Day By Day

Wednesday, October 21, 2009

This Day In History

For all you blatherskites out there, today is "Babbling Day". So, for most of us on the inter-whatchamacallits, that means go out there and just behave the way we always do.

On this day in 1492 Cristopher Columbus "discovered" America. I wrote about this a few weeks ago [here] so I won't repeat myself.

And on this day in 1692 Willim Penn was deposed as Governor of Pennsylvania. His friendship with the Stuart monarchs did not stand him in good stead after they were driven from the throne and opened him to charges of being disloyal to the new Hanoverian monarchy. He also had some problems paying his debts that landed him in prison and almost cost him his proprietorship. He had a complicated life.

On this day in 1792 USS Constitution "Old Ironsides" was launched in Boston.

Today is the anniversary of the Battle of Trafalgar, fought in 1805. It is perhaps the most important, certainly the most celebrated, naval battle in British history. In it Lord Horatio Nelson, directing battle from the deck of his flagship HMS Victory, was slain, but lived long enough to see his fleet utterly destroy a combined French and Spanish fleet. In the battle the Franco-Spanish fleet lost 22 of 33 ships of the line. The British lost none. This overwhelming victory confirmed British naval superiority, forestalled any attempts on the part of France to invade England, and gave the U.K. a decisive advantage in the Napoleonic conflicts. Henceforth Britain could without interference tap the commercial resources of the entire Atlantic world and the rest of its far-flung empire. The result was that with each succeeding year Britain became wealthier while France, cut off from global trade networks, was forced to adopt a command economy that drained its commercial resources. Britain could afford to fund Napoleon's antagonists on the European continent. In addition Britain could, and did, easily move troops to attack any point on Napoleon's periphery and resupply them. After Trafalgar Napoleon was doomed, but it would take another ten years for him to realize it.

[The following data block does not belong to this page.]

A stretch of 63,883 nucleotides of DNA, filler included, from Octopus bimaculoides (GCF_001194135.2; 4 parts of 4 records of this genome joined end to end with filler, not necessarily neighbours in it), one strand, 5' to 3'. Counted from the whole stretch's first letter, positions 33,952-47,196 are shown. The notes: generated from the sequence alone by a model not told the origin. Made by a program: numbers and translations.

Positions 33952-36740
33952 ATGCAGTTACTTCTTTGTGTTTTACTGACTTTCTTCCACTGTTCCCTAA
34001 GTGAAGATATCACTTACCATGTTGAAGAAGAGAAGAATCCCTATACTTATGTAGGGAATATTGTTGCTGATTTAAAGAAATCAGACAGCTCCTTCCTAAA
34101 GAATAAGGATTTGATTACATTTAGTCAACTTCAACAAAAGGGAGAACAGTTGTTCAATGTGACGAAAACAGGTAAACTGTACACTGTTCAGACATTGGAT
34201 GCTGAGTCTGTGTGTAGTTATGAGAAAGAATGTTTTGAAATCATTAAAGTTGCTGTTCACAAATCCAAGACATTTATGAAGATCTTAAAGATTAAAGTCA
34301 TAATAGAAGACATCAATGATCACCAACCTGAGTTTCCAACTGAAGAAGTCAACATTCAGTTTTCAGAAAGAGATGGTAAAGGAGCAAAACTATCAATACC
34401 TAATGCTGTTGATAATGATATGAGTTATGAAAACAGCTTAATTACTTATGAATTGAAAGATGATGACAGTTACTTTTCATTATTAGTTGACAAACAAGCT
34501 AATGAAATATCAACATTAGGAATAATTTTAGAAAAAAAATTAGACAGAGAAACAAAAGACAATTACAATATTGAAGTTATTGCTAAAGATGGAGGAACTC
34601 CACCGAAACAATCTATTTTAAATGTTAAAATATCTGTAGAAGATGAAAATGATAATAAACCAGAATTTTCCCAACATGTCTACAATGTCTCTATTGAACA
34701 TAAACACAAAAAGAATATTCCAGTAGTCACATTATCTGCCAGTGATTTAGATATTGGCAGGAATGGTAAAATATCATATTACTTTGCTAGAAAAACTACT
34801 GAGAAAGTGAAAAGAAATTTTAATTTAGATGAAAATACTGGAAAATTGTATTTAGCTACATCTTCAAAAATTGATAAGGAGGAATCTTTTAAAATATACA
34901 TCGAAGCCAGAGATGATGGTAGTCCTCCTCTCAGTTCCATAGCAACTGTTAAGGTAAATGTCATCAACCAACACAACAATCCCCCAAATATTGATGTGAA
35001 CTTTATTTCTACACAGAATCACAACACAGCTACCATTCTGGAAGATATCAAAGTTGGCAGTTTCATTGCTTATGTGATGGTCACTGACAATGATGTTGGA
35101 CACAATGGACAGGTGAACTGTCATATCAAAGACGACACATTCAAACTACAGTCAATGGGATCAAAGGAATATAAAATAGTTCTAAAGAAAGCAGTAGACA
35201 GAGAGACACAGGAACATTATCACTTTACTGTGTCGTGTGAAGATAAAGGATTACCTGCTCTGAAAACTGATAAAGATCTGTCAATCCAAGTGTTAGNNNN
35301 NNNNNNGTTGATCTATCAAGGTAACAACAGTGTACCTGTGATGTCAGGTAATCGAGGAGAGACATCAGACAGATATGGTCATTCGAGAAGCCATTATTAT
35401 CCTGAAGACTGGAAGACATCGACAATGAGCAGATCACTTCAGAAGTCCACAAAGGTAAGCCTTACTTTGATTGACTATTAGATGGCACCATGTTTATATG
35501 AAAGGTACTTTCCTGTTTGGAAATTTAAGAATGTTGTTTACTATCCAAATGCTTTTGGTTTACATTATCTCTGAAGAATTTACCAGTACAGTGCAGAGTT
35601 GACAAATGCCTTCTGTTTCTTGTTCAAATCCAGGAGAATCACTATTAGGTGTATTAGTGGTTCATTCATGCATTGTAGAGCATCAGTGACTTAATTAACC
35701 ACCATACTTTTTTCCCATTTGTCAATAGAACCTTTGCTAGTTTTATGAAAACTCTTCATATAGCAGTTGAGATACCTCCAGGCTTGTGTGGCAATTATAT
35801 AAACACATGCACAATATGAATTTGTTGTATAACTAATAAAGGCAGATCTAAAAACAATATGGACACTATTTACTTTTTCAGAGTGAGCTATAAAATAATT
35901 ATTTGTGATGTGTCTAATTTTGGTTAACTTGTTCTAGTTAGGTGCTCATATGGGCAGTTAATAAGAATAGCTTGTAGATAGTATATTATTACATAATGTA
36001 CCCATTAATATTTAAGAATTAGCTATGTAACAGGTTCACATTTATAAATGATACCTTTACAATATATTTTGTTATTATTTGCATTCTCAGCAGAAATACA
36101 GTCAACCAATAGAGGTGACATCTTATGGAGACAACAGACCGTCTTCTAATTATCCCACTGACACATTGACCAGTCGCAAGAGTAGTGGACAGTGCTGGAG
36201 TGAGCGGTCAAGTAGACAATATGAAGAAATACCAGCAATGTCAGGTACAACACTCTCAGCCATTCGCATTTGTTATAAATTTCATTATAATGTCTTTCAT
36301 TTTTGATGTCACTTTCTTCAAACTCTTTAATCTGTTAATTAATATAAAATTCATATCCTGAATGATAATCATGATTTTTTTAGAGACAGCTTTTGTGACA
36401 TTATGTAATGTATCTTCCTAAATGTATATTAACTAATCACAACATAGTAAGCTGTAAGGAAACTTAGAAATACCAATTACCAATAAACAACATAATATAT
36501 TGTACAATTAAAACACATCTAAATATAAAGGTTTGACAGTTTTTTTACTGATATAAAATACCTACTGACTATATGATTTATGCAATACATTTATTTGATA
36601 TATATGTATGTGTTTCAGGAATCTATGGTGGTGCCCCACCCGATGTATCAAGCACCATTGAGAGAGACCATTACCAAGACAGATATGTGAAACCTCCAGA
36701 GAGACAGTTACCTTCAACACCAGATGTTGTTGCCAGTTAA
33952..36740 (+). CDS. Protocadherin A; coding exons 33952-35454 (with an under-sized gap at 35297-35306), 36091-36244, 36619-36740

This was not a good day for Native Americans, but then what one was?

On this day in 1837 Billy Powell was captured and imprisoned. Never heard of him, you say? Billy was better known by his Indian name, Osceola [which translates loosely as "loud drunk"] the leader of Seminole resistance in Florida. This brought an end to the Second Seminole War and ended Indian resistance in the Southeast. Osceola's English name points up an interesting and important aspect of the Indian wars in the East -- many combatants were of mixed ancestry. Osceola, for instance, was of Indian, English, Irish, and Scottish descent and was raised in a mixed community. What is more, at various times in his life Osceola was affiliated with the Muscogee, the Creek, and the Seminole Indians. This speaks to a cultural fluidity that is seldom recognized by historians who try to shoehorn these conflicts into a simple moralistic narrative of racial antagonism and oppression. Reality was far more complex.

And on this day in 1867 the first round of the Medicine Lodge Treaties were signed. This complex set of treaties involved representatives of the US government and of the Kiowa, Comanche, Plains Apache, and some elements of the Cheyenne, and Arapaho nations. In them the Indians agreed to cede traditional lands in exchange for reservations in Oklahoma and life on the dole. As it turned out the Treaty was pretty much of a sham. The signatories for the Indian tribes were immediately challenged by the leadership of their own communities and the terms of the treaties were never ratified. Conflict continued for years thereafter. On the US side Federal agents and territorial [and later State] officials systematically defrauded the Indians that did accept the treaty terms. Eventually the Indians carried their case all the way to the Supreme Court which in 1903 decided that they had no protection under the Bill of Rights because they, by signing the treaty, had become "wards of the state".

Happy Birthday to Samuel Taylor Coleridge [1772] -- "In Xanadu did Kubla Kahn a stately pleasure-dome decree...."

And also to Alfred Nobel, the prize guy [1833]; "Dizzy Gillespie, the best!!!! [1917]; and Ursula Kroeber LeGuin [1929].

And on this day in 1980 the Phillies won their first World Series Championship ever [after 98 years of futility]. I remember it well.